Idaho Department of Lands (IDL) is working to manage a major Douglas-fir tussock moth infestation in the Packer John State Forest. In an effort to contain the outbreak, reduce fire risk and safety concerns to the recreating public, and capture some value for the timber, IDL plans salvage timber harvests in the most impacted areas.
It is not unusual to have a tussock moth outbreak every ten years or so, and often times trees can recover. However, this infestation combined with several years of western spruce budworm defoliation and drought conditions in 2018, has resulted in extensive mortality. Making matters worse, bark beetles, ambrosia beetles and fir engravers are moving in to further attack weakened trees.
The dead and dying trees pose a fire danger especially to those who live or recreate near the affected area. There is also the danger of the dead and dying trees falling, creating further risk for the recreating public.
The trees still have economic value that can be salvaged. However, that value will rapidly decrease if bark beetles and wood borers infest the dead trees, or if the wood dries and cracks due to delayed salvage harvests. The land is owned by the public school endowment, with money from the salvage supporting reforestation of the affected areas and revenue for public schools.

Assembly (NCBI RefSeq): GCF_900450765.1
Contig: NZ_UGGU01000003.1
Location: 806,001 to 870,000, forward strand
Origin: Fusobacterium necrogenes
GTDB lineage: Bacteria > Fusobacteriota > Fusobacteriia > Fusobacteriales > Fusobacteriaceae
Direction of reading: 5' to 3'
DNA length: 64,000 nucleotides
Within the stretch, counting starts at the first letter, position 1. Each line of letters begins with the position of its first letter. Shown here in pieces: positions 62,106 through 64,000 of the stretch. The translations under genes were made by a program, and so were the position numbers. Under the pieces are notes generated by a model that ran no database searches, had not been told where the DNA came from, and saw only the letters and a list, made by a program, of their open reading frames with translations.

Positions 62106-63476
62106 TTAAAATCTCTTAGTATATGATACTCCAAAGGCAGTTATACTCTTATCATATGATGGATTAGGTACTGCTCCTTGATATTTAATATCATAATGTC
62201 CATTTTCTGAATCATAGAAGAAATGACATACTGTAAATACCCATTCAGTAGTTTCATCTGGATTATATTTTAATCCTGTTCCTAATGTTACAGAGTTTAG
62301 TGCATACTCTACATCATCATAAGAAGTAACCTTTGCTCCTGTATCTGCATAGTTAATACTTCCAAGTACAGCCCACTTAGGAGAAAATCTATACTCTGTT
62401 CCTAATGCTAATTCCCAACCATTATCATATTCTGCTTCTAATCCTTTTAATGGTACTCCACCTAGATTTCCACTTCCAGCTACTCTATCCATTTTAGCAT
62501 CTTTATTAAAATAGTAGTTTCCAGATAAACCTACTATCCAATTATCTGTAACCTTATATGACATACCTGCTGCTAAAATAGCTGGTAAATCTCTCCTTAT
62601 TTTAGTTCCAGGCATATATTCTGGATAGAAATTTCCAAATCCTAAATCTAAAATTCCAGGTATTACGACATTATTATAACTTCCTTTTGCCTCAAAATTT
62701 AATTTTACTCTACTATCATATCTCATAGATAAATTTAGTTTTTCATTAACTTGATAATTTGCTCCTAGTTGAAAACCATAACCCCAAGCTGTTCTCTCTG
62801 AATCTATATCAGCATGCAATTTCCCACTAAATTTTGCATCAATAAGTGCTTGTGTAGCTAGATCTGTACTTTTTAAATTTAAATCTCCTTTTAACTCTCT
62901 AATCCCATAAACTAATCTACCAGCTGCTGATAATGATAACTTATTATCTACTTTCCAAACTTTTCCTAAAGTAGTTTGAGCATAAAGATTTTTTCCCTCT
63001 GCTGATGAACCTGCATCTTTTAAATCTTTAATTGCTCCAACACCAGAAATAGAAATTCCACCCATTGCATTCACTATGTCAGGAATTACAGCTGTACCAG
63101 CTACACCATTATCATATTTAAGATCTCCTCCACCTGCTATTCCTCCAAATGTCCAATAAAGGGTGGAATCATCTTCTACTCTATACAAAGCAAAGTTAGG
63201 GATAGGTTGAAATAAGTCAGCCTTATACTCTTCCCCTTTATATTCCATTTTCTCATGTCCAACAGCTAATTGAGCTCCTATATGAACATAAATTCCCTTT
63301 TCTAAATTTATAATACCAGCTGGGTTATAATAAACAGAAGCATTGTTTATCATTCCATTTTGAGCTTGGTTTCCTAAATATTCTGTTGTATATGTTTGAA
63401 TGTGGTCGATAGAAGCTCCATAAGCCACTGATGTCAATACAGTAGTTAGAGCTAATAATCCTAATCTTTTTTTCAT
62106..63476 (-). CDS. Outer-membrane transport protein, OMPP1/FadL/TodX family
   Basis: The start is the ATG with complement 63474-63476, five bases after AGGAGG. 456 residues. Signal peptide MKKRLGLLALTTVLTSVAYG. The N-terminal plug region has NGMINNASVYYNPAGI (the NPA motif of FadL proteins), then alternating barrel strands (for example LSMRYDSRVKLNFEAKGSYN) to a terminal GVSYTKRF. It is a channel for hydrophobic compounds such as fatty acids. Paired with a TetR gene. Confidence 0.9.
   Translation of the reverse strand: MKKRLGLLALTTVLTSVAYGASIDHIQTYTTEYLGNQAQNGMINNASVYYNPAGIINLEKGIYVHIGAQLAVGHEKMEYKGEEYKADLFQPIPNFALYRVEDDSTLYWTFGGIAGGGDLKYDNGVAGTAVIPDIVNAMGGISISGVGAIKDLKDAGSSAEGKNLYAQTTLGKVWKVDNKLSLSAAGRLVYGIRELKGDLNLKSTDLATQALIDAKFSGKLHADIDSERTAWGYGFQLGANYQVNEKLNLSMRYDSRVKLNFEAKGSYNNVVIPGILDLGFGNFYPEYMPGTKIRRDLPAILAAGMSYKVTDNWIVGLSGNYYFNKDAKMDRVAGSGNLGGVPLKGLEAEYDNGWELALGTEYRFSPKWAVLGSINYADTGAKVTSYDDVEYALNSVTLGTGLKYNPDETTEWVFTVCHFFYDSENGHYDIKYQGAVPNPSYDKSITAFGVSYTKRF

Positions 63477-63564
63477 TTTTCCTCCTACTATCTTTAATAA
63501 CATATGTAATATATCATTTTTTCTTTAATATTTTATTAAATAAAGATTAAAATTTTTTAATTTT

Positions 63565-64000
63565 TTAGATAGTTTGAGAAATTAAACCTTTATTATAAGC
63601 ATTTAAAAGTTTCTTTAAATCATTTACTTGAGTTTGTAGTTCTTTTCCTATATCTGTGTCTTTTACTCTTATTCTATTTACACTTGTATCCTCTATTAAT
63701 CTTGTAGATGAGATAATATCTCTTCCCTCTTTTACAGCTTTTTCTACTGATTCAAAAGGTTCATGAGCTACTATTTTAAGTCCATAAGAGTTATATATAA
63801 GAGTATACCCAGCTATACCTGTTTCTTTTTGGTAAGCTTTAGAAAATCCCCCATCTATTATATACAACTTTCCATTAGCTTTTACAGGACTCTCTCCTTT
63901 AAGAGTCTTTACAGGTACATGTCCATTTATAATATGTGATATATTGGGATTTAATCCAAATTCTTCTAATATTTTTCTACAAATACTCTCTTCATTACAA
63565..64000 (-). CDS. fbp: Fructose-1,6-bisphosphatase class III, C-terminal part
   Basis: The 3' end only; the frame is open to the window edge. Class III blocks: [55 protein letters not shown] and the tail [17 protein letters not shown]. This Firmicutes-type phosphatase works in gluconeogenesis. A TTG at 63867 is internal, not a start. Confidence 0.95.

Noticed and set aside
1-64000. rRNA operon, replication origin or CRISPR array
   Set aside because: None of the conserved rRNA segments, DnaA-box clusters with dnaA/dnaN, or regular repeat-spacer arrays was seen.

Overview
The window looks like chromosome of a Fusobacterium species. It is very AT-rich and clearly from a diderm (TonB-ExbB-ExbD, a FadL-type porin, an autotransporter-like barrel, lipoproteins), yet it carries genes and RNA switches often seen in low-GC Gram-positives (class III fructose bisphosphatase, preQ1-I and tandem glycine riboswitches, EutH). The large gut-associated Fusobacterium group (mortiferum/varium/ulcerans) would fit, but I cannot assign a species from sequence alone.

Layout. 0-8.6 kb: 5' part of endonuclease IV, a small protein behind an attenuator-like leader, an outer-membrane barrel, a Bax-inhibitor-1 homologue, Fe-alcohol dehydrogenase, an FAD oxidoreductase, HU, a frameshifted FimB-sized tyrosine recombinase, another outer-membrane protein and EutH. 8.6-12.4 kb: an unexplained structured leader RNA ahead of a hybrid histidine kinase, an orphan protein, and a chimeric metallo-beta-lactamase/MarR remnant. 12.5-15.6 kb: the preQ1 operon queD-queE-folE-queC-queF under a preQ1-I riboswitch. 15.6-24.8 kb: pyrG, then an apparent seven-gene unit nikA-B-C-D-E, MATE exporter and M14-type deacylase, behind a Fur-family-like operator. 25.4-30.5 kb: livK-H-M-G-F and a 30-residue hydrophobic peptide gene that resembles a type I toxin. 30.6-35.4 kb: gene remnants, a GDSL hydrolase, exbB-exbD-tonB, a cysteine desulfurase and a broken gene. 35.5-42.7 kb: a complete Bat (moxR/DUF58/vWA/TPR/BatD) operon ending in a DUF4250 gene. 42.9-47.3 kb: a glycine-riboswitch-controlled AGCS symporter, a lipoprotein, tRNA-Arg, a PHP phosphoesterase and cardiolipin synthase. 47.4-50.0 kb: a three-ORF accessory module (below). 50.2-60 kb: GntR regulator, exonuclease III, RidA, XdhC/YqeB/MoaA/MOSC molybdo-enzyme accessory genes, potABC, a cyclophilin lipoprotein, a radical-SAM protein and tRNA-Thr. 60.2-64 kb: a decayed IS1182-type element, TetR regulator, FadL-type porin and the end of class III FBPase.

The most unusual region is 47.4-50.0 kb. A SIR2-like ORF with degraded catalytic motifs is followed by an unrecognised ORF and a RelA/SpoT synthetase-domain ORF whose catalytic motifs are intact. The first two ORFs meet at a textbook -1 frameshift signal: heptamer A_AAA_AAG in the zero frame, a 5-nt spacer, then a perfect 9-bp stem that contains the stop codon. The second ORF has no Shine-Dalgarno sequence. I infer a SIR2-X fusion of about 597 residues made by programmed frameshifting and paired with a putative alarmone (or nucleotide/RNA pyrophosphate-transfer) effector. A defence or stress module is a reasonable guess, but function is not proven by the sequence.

Two salvage sales are currently being prepared for sale and harvest. The Center Howell Salvage is estimated to be approximately 915 acres with an appraised value of $1.67 million; it will be auctioned on July 31. The Hidden Scriver Salvage will be approximately 1,000 acres with an appraised value of $1.13 million; it will be auctioned sometime in August.
All trees within the salvage sale areas will be harvested except for ponderosa pine and spruce trees which are not affected by tussock moth. Those species make up a small percentage of trees within the harvest areas.
Following salvage operations, the land will be treated with herbicide to control brush and weeds and will be replanted with a variety of tree species (ponderosa pine, lodgepole pine, Engelmann spruce and western larch) to make it less susceptible to this type of damage in the future.
Additional Resources & Background
Drone Flight Footage of Affected Area
Dead and Dying Trees Harvested
Interactive Map of Affected Area